Owner Of Sag Harbor 7-Eleven Gets 7 Years For Employing And Stealing From Illegal Immigrants


The owner of several 7-Eleven franchises throughout Virginia and Long Island, including the one in Sag Harbor, was sentenced to more than 7 years in prison this week after pleading guilty to a scheme involving wire fraud and the housing and employment of illegal immigrants.

Farrukh Baig, 58, of Head of the Harbor was sentenced to 87 months in prison Monday morning in federal court in Central Islip following his guilty plea in September to committing wire fraud and concealing and harboring illegal aliens employed at 14 different 7-Eleven stores that he owned, 10 of which were on Long Island, according to a press release from the U.S. Department of Justice.

Since 2000, Mr. Baig and three others employed more than 50 illegal workers at the 7-Eleven franchises that they owned and submitted payrolls to the convenience chain corporation using more than 20 stolen identities, authorities said. The defendants also housed the immigrants in homes that they owned as they worked them up to 100 hours per week while paying them for only up to 30 hours. According to the release, the defendants also stole wages from the workers, making more than $182 million from the scheme.

In addition to his jail sentence, Mr. Baig was ordered to forfeit his rights to the 14 7-Eleven stores he owned, as well as five houses on Long Island, worth a total of $1.3 million, where the illegal immigrants were housed. Mr. Baig was also ordered to pay $2.5 million in restitution for the wages he stole from the workers.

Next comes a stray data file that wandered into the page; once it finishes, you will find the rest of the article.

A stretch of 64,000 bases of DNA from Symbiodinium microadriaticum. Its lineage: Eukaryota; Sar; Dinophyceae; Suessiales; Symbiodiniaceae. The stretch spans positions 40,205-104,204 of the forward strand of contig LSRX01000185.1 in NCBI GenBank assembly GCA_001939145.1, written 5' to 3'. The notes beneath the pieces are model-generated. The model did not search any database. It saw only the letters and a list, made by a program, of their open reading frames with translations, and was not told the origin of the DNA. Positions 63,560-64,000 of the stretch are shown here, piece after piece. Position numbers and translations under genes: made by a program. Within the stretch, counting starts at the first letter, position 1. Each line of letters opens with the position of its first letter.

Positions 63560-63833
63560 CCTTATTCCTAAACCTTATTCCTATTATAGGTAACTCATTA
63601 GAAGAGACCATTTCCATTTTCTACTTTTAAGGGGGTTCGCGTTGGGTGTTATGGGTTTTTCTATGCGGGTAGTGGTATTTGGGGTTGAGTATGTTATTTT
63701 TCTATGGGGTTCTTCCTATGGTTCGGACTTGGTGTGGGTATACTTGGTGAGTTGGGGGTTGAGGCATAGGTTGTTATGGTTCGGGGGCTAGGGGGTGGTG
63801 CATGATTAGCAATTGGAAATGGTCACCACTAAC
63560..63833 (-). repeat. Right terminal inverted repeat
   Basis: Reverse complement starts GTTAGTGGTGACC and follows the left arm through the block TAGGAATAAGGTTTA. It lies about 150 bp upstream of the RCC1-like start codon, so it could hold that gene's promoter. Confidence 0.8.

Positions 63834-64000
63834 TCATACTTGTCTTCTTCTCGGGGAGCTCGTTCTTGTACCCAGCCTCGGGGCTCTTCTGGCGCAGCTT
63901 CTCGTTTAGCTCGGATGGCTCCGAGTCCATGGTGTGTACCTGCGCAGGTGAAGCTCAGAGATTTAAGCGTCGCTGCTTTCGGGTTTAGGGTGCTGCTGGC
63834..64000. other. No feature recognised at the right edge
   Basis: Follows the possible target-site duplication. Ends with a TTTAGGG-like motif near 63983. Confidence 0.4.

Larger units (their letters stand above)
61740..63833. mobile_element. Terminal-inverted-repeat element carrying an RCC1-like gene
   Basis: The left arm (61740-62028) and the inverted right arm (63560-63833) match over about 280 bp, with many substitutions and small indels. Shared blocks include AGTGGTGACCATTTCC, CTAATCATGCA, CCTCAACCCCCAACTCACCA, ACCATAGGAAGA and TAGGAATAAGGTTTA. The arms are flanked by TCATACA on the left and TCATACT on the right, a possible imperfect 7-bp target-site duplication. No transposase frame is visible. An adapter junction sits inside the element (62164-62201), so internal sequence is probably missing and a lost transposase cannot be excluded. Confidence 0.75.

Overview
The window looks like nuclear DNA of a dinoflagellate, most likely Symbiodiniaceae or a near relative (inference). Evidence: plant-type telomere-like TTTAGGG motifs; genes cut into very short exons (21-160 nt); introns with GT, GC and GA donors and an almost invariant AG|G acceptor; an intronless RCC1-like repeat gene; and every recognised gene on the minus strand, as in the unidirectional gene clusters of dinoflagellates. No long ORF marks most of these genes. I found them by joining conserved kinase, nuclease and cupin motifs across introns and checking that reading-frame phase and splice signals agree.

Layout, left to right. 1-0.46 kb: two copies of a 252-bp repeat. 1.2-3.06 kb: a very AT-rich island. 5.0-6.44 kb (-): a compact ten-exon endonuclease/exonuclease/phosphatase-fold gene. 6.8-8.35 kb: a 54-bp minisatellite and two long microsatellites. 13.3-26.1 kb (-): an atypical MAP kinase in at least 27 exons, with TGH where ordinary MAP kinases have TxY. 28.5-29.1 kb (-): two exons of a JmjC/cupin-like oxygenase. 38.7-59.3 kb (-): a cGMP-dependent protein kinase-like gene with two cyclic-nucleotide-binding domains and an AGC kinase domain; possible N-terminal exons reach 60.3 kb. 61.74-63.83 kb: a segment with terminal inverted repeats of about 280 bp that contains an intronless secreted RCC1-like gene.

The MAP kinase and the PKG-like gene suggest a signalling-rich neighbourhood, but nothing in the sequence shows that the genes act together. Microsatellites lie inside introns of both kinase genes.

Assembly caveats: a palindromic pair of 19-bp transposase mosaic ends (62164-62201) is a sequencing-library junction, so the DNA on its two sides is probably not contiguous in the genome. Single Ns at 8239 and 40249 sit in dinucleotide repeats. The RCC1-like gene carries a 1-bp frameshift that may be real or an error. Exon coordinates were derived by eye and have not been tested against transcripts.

Mr. Baig’s wife, Bushra, as well as Malik Yousaf of South Setauket, and Zahid and Shannawaz Baig, both of Virginia, also pleaded guilty to the charges in September. Ms. Baig was sentenced to three months in custody, which she served, and the other defendants are scheduled to be heard on June 25 at the courthouse in Central Islip, according to Nellin McIntosh, a spokesperson for the U.S. Department of Justice.

The four defendants were all arrested in June 2013 after an extensive joint investigation by State Police, Suffolk County Police, the U.S. Department of Labor and the New York field office of Homeland Security Investigations.

In response to a request for comment on the sentencing, Margaret Chabris, director of corporate communications for 7-Eleven, said the Department of Justice press release “says it all.” The case is described in the release as “one of the largest criminal alien employment investigations ever conducted by the Department of Justice and the Department of Homeland Security.”

“Using the 7-Eleven brand in our neighborhoods, the defendant exploited his alien employees, stealing their wages and requiring them to live in unregulated boarding houses,” Acting United States Attorney Kelly T. Currie said in the press release. “He now faces time in prison for not only systematically employing illegal aliens, but also for concealing their employment by stealing the identities of children and even the dead.”

“This case serves as a stern reminder about the consequences facing employers who exploit illegal alien labor and violate our nation’s laws,” added Raymond R. Parmer Jr., special agent-in-charge at the New York field office of Homeland Security Investigations, in the same release.

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